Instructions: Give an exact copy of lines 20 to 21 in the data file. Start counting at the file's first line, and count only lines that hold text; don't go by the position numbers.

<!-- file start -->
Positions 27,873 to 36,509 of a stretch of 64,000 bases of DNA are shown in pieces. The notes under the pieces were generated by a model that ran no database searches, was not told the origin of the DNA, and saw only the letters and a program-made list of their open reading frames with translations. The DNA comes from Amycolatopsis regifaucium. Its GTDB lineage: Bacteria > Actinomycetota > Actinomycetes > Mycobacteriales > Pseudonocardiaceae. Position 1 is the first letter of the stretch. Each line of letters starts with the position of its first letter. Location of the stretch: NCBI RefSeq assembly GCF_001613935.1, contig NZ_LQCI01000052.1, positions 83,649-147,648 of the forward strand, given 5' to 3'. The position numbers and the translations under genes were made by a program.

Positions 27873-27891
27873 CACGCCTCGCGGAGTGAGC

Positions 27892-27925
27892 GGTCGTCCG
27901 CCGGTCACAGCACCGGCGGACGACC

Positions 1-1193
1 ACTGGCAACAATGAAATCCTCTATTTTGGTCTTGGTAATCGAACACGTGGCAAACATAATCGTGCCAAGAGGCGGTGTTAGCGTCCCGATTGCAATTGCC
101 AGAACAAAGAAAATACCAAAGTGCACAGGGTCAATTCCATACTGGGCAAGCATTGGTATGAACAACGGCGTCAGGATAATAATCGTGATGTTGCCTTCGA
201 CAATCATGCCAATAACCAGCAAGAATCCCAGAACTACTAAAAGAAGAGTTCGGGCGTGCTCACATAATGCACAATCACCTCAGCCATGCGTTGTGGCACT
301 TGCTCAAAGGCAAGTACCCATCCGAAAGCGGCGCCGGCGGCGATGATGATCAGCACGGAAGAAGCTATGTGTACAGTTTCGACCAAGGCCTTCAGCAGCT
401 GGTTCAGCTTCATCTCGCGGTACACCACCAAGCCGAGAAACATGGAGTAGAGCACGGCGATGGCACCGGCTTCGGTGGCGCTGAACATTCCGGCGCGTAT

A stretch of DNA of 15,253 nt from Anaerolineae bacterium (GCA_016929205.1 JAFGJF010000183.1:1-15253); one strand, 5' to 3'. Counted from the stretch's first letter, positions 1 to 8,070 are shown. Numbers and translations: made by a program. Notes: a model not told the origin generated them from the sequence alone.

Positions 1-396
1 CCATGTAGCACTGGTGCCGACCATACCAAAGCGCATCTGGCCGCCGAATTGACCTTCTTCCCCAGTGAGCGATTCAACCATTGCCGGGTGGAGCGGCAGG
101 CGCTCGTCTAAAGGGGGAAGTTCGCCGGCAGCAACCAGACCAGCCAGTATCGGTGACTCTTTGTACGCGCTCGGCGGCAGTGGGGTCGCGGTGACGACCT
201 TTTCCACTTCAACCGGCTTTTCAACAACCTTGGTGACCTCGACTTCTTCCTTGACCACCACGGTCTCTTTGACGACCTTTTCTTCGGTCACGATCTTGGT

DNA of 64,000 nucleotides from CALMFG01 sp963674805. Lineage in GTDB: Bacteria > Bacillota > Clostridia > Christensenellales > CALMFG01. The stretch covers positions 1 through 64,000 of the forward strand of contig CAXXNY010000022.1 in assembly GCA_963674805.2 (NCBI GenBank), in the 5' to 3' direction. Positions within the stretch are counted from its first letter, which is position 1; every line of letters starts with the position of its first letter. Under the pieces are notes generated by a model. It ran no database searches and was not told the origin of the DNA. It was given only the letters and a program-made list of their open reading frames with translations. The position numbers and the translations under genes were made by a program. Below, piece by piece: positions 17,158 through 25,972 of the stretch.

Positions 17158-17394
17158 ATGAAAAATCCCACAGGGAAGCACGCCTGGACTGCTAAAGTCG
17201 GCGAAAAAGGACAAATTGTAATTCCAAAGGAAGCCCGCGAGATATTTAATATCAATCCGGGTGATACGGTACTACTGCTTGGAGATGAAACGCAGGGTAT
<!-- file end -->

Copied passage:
17158 ATGAAAAATCCCACAGGGAAGCACGCCTGGACTGCTAAAGTCG
17201 GCGAAAAAGGACAAATTGTAATTCCAAAGGAAGCCCGCGAGATATTTAATATCAATCCGGGTGATACGGTACTACTGCTTGGAGATGAAACGCAGGGTAT